Thursday, October 15, 2009

Is There Such Thing as a “Recover-less” Recovery?

This is certainly an interesting time for the economy and the world in general. After being rocked by one of the worst financial blows recorded we are seeing a mixed bag of results:

The Stock Market?

Up. Now hovering around 10,000.


Up. Now at 9.8% but as many analysts point out the real number is closer to 17%. It’s predicted to reach 10.5%.

CMBS Delinquency Rate?

Up. September posted a rate of 3.64% as opposed to .54% a year ago.

Home Foreclosure Rates?

Up. “As of last month, 7.58 percent of U.S. homeowners were at least 30 days late on their mortgages, up from 7.32 percent in July”.

U.S. Debt?

Up. It’s currently over $11 trillion.

There are no doubt numerous other indicators which should be thrown into the tea leaves but aside from the stock market it seems like we are in for a somewhat downtrodden recovery. The recession may be characterized as “over” but do most people really feel that way?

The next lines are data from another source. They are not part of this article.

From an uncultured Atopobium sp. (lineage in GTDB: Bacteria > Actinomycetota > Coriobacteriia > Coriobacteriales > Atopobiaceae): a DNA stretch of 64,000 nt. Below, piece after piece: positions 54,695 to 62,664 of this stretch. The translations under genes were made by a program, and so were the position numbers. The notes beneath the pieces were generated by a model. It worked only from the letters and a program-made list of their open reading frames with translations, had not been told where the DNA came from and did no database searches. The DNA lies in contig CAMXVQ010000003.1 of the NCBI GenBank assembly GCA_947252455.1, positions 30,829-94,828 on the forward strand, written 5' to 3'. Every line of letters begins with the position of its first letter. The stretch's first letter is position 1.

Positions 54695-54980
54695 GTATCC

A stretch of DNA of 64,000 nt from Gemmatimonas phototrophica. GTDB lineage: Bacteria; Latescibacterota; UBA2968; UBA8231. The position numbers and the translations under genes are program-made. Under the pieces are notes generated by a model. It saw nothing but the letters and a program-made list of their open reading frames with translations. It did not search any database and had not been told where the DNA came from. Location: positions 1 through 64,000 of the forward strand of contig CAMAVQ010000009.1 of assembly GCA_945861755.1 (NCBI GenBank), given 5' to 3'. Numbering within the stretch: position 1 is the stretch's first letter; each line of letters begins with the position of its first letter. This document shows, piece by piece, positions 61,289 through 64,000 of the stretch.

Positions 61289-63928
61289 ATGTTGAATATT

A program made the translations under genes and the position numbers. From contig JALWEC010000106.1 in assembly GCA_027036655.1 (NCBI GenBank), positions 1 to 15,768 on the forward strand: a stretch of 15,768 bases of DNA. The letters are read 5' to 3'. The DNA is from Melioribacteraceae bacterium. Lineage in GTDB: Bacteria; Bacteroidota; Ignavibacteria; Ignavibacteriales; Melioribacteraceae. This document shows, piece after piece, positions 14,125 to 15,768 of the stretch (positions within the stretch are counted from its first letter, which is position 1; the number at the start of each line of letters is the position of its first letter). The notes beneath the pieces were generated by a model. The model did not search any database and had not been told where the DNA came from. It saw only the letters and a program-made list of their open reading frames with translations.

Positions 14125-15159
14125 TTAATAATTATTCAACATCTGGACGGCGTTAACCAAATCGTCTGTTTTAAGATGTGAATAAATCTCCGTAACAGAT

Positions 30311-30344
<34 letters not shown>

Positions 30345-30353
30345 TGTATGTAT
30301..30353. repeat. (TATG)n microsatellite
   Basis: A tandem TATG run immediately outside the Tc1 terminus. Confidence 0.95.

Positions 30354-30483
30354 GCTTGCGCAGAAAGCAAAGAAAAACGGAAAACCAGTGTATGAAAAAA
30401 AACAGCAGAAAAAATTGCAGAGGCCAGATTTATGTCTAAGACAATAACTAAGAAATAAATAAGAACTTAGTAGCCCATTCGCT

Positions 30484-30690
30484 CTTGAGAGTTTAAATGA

The term “jobless recovery” is thrown around a lot but looking at all these numbers, one wonders if there is also such thing as a “recover-less recovery”. If unemployment continues to rise, people will naturally spend less and more defaults will be observed. Furthermore, due to the large amount of debt accrued over the past few years, one would expect a lot of earnings to be dedicated to debt obligations, not current spending.

When giving out coupons for products businesses are often faced with the prospect of “borrowing from future sales”. They may increase sales numbers this month but next month they will go down. Collectively we did just that over the past decade, borrowing from future prosperity to have it “right now”. Naturally we are now experiencing the subsequent drought. There is nothing to really do; giving out more coupons (stimulus) only puts off the problem till later. That is why the recovery does not really feel like one. The economic growth that was supposed to sustain us today was spent yesterday.

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